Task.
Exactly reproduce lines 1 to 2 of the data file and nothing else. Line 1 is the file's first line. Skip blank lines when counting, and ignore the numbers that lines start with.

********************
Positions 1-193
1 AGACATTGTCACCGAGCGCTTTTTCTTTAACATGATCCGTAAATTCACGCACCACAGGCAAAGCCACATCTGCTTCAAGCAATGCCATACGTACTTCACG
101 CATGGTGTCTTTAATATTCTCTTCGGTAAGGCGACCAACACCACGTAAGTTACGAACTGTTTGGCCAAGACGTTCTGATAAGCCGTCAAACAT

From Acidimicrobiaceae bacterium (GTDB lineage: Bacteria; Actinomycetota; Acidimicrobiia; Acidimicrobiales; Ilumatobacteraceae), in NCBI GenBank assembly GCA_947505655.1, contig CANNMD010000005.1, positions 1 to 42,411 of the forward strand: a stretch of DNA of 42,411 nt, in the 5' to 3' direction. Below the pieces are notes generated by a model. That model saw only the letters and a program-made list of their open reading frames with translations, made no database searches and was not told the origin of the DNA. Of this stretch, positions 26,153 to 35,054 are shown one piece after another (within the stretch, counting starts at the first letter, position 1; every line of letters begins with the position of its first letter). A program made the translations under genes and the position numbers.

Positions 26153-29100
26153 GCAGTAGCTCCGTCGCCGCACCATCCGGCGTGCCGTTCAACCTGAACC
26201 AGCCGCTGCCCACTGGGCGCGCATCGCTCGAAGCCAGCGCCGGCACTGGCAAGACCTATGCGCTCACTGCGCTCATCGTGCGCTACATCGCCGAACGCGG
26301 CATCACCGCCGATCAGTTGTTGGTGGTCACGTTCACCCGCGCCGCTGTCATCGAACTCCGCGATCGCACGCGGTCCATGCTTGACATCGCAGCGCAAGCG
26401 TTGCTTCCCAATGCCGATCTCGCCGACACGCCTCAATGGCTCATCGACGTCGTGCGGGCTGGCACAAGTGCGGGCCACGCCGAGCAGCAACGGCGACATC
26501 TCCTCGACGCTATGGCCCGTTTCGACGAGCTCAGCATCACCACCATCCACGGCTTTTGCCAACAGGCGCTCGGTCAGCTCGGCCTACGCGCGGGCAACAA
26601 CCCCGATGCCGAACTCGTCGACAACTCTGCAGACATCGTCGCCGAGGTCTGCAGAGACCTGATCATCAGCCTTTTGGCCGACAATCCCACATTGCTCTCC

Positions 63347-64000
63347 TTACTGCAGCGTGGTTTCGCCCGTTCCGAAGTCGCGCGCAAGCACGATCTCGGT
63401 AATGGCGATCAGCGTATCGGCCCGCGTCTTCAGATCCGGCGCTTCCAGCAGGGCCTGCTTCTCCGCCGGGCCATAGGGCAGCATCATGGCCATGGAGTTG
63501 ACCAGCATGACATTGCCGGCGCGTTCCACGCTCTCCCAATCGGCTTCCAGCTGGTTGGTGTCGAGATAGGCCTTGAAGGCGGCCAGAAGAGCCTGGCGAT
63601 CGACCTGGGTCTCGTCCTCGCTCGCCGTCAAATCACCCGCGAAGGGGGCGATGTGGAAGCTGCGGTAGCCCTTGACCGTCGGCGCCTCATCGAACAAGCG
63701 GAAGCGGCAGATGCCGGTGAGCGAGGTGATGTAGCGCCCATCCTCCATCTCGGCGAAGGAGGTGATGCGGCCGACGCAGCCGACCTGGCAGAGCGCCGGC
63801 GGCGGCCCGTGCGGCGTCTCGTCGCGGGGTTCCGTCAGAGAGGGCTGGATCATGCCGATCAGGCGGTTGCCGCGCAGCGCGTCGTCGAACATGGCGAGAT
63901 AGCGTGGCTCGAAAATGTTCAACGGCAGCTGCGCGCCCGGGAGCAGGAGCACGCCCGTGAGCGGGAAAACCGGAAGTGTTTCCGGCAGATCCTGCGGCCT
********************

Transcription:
Positions 1-193
1 AGACATTGTCACCGAGCGCTTTTTCTTTAACATGATCCGTAAATTCACGCACCACAGGCAAAGCCACATCTGCTTCAAGCAATGCCATACGTACTTCACG